We may not generate significant revenue from the sale of our products for the foreseeable future. In addition, if approved, we expect to incur significant costs to commercialize our drug candidates and our drugs may never gain market acceptance. If our drug candidates fail to demonstrate safety and efficacy in clinical trials, do not gain regulatory approval, or do not achieve market acceptance, we may never become profitable. Even if we achieve profitability in the future, we may not be able to sustain profitability in subsequent periods. If we are unable to achieve and sustain profitability, the market value of our common stock will likely decline. Because of the numerous risks and uncertainties associated with developing pharmaceutical products, we are unable to predict the extent of any future losses or whether we will become profitable.

 

We will see losses from our clinical trials conducted either directly or through our licensors for the foreseeable future, and if we or they fail at one or more of our clinical trials, it could affect the value of the Company’s stock.

 

We rely on financings to fund and conduct clinical trials directly or through our licensors needed for NDA submission with respect to LDN. Any of the following events or factors could have a material adverse effect on our ability to generate revenue from the commercialization of LDN:

 

  The Company or its licensor may be unable to successfully complete the clinical development of LDN;
  The Company or its licensor must comply with any possible additional requests and recommendations from the FDA, including additional clinical trials;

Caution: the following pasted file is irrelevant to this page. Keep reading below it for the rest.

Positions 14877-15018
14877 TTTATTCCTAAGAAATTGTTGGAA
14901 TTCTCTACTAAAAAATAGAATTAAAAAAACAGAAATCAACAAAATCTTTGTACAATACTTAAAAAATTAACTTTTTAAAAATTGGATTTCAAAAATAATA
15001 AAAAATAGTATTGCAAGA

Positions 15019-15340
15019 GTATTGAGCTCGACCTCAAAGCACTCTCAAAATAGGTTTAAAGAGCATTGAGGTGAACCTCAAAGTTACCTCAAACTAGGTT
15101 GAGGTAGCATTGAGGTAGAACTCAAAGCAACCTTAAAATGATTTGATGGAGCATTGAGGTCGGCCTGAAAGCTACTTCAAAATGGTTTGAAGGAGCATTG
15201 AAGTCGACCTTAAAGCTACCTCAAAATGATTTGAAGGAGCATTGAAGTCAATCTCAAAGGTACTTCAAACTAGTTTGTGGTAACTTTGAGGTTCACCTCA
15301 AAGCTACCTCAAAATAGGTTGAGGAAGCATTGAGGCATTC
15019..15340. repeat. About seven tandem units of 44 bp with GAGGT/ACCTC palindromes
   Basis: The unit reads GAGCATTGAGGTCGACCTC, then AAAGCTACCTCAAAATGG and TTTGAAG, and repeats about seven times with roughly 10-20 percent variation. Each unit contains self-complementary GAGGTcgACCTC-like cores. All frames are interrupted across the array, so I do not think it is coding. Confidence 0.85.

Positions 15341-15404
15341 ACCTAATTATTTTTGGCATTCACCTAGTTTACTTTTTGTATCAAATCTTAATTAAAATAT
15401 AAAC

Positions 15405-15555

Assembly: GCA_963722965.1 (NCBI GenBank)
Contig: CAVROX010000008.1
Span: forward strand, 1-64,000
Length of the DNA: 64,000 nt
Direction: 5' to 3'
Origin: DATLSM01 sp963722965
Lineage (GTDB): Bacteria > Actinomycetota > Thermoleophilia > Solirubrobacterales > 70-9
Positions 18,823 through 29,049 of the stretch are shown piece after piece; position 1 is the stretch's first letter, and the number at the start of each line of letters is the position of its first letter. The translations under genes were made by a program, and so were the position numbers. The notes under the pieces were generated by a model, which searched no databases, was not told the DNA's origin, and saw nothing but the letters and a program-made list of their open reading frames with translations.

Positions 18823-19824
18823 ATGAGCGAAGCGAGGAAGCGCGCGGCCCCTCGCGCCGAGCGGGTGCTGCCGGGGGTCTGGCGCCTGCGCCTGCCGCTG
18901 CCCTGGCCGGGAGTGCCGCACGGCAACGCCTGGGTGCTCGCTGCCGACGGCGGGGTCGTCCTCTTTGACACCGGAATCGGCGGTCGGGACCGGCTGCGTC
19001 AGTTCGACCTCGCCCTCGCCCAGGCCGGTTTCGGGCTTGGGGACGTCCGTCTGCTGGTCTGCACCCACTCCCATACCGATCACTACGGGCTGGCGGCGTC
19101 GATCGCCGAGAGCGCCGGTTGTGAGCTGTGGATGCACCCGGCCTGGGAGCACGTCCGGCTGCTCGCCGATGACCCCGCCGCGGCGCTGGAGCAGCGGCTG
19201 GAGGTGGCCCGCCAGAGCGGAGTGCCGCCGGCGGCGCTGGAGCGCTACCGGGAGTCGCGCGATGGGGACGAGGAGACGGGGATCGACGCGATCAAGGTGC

The Company or its licensor may not obtain all necessary approvals from the FDA and similar foreign regulatory agencies;
  The Company or its licensor may not commit sufficient resources to the development, regulatory approval, marketing and distribution of LDN;
  LDN must be manufactured in compliance with requirements of the FDA and similar foreign regulatory agencies and in commercial quantities sufficient to meet market demand;
  LDN may not achieve market acceptance by physicians, patients, veterinarians and third party payers;
  LDN may not successfully compete against alternative products and therapies; and
  The Company or any other pharmaceutical organization may independently develop products that compete with LDN.

 

To obtain approval from the FDA of an NDA for LDN for treatment of humans, The Company or its licensor will need to demonstrate through evidence of adequate and well-controlled clinical trials that LDN is safe and effective for each proposed indication. However, LDN may not be approved even though it achieved its specified endpoints in future Phase III clinical trials intended to support an NDA, which may be conducted by the Company or its licensor. The FDA may disagree with the trial design and the interpretation of data from clinical trials, may ask the Company or licensor to conduct additional costly and time consuming clinical trials in order to obtain marketing approval or approval to enter into an advanced phase of development, or may change the requirements for approval even after it has reviewed and commented on the design for our future clinical trials. The FDA may also approve LDN for fewer or more limited indications than the Company or its licensor may request, or may grant approval contingent on the performance of costly post-approval clinical trials. In addition, the FDA may not approve the labeling claims that we believe are necessary or desirable for the successful commercialization of LDN.